For this study, the PRECIS model domain has been set up with a horizontal resolution of 50 x 50 km. The domain is roughly stretched over the latitude 23 to 45?N and longitude 43 to 68?E. The HadAM3P global data set is used to drive the PRECIS model. The horizontal resolution of the HadAM3P boundary data is 150 km and for the present and future climate, it covers the period 1960-1990 and 2070-2100 respectively (Wilson et al., 2005). For the future climate, both SRES A2 and B2 greenhouse gas emission scenario is selected.
Results and Discussion
Seasonal to annual error and bias of the model outputs have been calculated using to different approach of region to region and station to station methods. We considered Masoudian's zoning (Masoudian, 1387) approach of the precipitation of Iran for computing regional error and bias of the model. In this approach precipitation region of Iran have been categorized in 12 regimes of South Central, Farsi, Kordi, Sistani, West Khorasan, East-Khorasan, North Central, Khuzi, Hormozi, Azari, Baluchi and Khazari.
It is found that overall error of model is 5.3%. Maximum error has occurred over Farsi, Hormozi, Khuzi and Khazari regions with errors of 24.9, 16.9, 12.2 and -10.2 respectively. Minimum errors occurred over Kordi, Azari, and Northern central and eastern Khorasan regions. Maximum monthly errors occurred in September, the transition month between summer and autumn and minimum monthly precipitation has happened in May. It seems that wet bias of simulations in Southern regions can be due to transferring of high amount of humidity from large-scale GCM’s cells into RCM’s fine cells. Also dry bias of simulations in Caspian region is because of low ability of PRECIS in parameterizations of convective precipitations.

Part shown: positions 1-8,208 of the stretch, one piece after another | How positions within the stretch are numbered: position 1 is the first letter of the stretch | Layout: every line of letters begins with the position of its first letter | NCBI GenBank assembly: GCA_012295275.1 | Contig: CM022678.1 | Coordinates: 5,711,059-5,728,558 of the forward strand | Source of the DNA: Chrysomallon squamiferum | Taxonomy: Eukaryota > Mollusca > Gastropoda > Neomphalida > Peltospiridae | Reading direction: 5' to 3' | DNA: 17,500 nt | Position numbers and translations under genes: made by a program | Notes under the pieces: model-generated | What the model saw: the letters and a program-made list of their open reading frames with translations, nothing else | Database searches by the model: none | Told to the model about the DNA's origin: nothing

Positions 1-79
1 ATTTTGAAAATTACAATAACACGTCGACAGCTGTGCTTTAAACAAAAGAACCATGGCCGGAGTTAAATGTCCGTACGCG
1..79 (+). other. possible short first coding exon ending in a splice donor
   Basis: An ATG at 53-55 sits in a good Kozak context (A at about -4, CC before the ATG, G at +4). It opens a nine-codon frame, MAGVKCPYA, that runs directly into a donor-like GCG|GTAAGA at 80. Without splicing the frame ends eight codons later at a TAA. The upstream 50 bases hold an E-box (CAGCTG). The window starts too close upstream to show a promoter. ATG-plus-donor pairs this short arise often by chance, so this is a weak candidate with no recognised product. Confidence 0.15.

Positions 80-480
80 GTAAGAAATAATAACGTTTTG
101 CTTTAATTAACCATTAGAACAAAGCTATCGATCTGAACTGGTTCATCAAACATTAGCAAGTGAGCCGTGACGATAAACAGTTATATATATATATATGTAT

Results show the regional errors are found in Farsi and Hormozi regions and minimum errors are in Kordi and North-Central regions. Maximum and minimum monthly errors are found in September and December, respectively.
As a main result, PRECIS skill in modeling regional precipitation, especially over the regions with high amount of convective and local precipitation is low, but it can model well the total precipitation of Iran. Average error of modeling over the country is less than 2%, but maximum regional error of modeling is 10% in Farsi region. Maximum precipitation errors are found in transition months. We found that PRECIS can model overall precipitation of Iran well, but it has some deficiency in modeling convective precipitation in Caspian region and southern part of Iran. There is no significant difference between PRECIS-modeled data and actual data retrieved from weather stations. So, as a powerful regional model, PRECIS can be used for regional climate modeling over Iran and future climate change projections.